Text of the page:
(snip)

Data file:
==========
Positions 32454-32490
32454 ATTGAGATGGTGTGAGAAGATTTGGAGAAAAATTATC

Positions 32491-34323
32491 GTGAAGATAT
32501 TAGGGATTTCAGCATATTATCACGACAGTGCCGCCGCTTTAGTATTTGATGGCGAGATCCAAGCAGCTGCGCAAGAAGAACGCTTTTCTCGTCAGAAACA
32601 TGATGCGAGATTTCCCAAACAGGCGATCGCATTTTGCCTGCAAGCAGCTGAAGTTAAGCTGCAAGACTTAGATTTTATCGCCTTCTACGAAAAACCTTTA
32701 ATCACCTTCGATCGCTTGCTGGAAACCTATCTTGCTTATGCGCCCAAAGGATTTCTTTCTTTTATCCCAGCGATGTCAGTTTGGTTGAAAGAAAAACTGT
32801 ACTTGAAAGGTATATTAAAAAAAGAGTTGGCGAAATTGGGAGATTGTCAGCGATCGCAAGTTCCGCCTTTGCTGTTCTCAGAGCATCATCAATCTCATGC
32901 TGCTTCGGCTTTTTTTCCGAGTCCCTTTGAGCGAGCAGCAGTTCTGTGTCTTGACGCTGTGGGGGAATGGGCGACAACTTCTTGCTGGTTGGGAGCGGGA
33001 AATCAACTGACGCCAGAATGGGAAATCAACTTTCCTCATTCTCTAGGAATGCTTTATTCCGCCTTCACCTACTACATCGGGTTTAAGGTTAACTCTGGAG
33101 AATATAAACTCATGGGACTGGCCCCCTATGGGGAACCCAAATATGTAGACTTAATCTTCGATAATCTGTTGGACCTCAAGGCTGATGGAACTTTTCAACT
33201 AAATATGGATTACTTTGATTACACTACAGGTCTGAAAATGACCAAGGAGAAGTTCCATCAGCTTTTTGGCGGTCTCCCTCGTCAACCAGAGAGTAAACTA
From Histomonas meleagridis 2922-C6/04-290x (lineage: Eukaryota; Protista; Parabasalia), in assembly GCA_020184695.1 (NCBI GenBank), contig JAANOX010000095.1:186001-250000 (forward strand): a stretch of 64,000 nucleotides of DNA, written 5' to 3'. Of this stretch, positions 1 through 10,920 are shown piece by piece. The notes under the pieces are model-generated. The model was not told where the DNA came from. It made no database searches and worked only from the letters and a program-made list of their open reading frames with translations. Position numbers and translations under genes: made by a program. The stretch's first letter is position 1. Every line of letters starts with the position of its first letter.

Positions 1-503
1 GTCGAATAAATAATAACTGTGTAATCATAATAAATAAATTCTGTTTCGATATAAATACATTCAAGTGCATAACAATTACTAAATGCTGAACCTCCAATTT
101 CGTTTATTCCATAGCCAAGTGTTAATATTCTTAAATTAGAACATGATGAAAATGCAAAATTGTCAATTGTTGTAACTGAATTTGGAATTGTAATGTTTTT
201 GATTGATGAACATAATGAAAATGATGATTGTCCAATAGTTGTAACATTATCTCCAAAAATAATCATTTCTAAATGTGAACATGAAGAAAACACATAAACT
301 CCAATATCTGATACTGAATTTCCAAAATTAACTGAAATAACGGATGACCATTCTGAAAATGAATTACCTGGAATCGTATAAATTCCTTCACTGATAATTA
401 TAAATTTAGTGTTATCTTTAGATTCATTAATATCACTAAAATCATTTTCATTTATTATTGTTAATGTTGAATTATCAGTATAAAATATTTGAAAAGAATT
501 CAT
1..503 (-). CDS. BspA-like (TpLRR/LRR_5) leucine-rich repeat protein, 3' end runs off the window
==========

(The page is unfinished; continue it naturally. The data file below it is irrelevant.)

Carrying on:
The real battle, however, erupted not between newspapers but among veterans. In early June 1894, the Columbia Post GAR of Chicago wrote to the Lee Camp of Confederate Veterans in Richmond; the letter was republished in northern newspapers. Two years earlier, the Columbia Post had travelled to the former Confederate capital, where they enjoyed "the hospitality and generous welcome" of the Lee Camp. But upon hearing of Cave's oration they were outraged. The Columbia Post informed the Lee Camp that on the very day Cave had delivered his oration, they had joined with Confederate veterans in Chicago to decorate the graves of Confederate prisoners of war without mentioning the cause of the conflict or its final settlement. Certainly, they felt, the Lee Camp that had so graciously hosted them would not endorse Cave's statements. "If the sentiments uttered by Rev. Cave … and [the] 'tremendous applause' from the audience assembled there, be the true sentiments of the average ex-Confederate veteran," they noted, "then will it indeed be hard to ever heal the breach between 'brothers of one land,' engendered by that awful conflict, and the generous action of our Union veterans seems truly wasted." Invoking Reconciliationist sentiment as a way to contest Cave's combative Lost Cause rhetoric, the Union veterans noted that, "While anxious to look with pleasure upon these reunions in your sunny South land, we cannot but regret such disloyal sentiments as these, and must protest in the name of the fallen of both sides." In the estimation of the GAR, the Confederate veterans' insistence on defending Cave's statement displayed a new surge of rebel disloyalty, more than thirty years after secession.